College Football Player Stood Alone During National Anthem Despite Team’s Protest

Now, THAT’s a true patriot.

There's plenty of NFL crybabies taking knees or sitting out the national anthem in protest of a country that has provided them both opportunity and success. College players and even high schoolers now have joined along on fields across the nation. But one college player refused to follow the crowd and stood alone in a recent game.

Connor Brewer is part of the Millikin University football team. His fellow players decided to hunker down in the cushiony safe space of their locker room Saturday night while the national anthem played over the loudspeakers. But up on the sidelines, Brewer stood respectfully. Columnist Todd Starnes received a photo of this patriotic moment from Jeff Hill:

Brewer declined an interview out of respect for his coaches and his team, Starnes said. That's because he is more of a man than anyone else on his team, at his college, or in the NFL.

In a previous game, Millikin players took a knee during the anthem and caused a huge stir in the community. This forced them to “forge a new path:”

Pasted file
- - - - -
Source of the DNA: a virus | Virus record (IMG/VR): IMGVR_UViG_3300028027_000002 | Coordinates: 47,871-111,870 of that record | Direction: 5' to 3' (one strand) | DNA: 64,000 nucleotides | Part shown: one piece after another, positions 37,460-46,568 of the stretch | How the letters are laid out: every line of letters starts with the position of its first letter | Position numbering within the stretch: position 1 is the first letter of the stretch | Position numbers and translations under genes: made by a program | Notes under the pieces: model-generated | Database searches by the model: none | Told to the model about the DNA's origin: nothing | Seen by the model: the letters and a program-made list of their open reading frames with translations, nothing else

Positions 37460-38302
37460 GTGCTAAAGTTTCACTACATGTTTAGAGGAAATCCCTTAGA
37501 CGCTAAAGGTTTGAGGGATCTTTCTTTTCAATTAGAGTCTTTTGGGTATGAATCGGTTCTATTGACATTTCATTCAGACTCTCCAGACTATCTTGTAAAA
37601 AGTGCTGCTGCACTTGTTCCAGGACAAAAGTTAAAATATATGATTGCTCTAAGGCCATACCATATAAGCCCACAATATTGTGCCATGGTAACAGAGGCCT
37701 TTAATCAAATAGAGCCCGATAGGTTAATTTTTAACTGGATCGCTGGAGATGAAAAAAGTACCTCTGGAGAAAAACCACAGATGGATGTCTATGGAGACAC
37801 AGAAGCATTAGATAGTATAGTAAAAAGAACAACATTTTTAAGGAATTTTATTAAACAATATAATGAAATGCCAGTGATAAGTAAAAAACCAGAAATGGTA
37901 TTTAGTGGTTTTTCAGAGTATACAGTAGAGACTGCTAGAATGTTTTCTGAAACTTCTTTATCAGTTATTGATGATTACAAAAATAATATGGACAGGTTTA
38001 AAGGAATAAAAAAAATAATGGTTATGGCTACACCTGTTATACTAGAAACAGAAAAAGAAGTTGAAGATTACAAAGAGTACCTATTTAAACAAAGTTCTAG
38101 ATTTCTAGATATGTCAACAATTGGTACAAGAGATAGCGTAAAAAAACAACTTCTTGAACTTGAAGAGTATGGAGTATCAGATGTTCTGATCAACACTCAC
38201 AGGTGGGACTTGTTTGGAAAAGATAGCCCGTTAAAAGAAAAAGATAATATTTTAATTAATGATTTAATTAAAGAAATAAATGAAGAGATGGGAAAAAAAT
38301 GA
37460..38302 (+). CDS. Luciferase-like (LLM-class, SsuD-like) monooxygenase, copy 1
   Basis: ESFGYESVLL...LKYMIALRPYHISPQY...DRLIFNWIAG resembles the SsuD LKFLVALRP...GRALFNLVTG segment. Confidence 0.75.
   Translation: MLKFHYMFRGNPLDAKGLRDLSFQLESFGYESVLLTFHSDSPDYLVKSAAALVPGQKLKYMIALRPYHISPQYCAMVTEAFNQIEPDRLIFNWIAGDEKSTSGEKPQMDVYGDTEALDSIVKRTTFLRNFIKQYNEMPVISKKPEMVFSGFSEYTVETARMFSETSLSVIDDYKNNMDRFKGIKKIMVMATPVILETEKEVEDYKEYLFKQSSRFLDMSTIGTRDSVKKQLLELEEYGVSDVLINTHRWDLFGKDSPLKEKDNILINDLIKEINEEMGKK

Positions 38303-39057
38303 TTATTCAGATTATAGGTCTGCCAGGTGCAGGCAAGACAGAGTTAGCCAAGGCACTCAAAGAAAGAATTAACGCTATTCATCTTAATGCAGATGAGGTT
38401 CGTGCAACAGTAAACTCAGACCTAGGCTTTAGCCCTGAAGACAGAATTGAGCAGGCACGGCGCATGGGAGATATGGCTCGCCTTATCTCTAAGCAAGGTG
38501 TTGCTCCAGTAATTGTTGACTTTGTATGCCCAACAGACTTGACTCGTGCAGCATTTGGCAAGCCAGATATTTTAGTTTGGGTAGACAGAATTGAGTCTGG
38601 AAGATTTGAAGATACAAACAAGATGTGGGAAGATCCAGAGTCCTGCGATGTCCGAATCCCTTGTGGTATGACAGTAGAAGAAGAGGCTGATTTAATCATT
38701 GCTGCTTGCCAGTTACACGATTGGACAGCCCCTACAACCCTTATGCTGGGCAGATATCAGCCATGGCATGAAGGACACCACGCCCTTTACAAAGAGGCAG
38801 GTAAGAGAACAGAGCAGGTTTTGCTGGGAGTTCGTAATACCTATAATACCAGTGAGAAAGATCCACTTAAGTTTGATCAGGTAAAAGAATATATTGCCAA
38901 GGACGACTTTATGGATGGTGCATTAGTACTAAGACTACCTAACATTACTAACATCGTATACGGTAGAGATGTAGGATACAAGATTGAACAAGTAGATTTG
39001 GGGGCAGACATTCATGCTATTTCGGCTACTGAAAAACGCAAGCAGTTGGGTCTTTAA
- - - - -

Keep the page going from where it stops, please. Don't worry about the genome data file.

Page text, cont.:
“Rather than have our message be misunderstood or misconstrued, we are united in our decision to stay in the locker room until kickoff during which time we will engage in a moment of reflection to personally recognize the sacrifice of so many and renew our commitment to living up to those most important words: ‘with liberty and justice for all.’”

So brave, especially in light of the men and women who strap on safety equipment of another kind and face death each and every day to ensure their freedom to protest and not just a non-lethal opposing team. Indeed, the protesters felt not showing their cowardly faces was more respectful of our military:

“Please let there be no doubt that we have the utmost respect for the sacrifice made by those who served or do serve in our armed forces, including many of our family and friends. Therefore, it is our desire to do nothing that could be viewed as disrespectful of their sacrifice.”

It’s too late for that.

And right in step with the social justice warriors was university president Patrick White whose courageous neutrality pushed him to write:

“We all need to listen to voices and opinions different from our own and listen with our hearts and minds awake to difference. When the issues involve race and justice and differing contentions of what patriotism means, all of us can stand more education.”

Or you could show some guts and have them “stand” for the anthem because it's the right thing to do.

Issues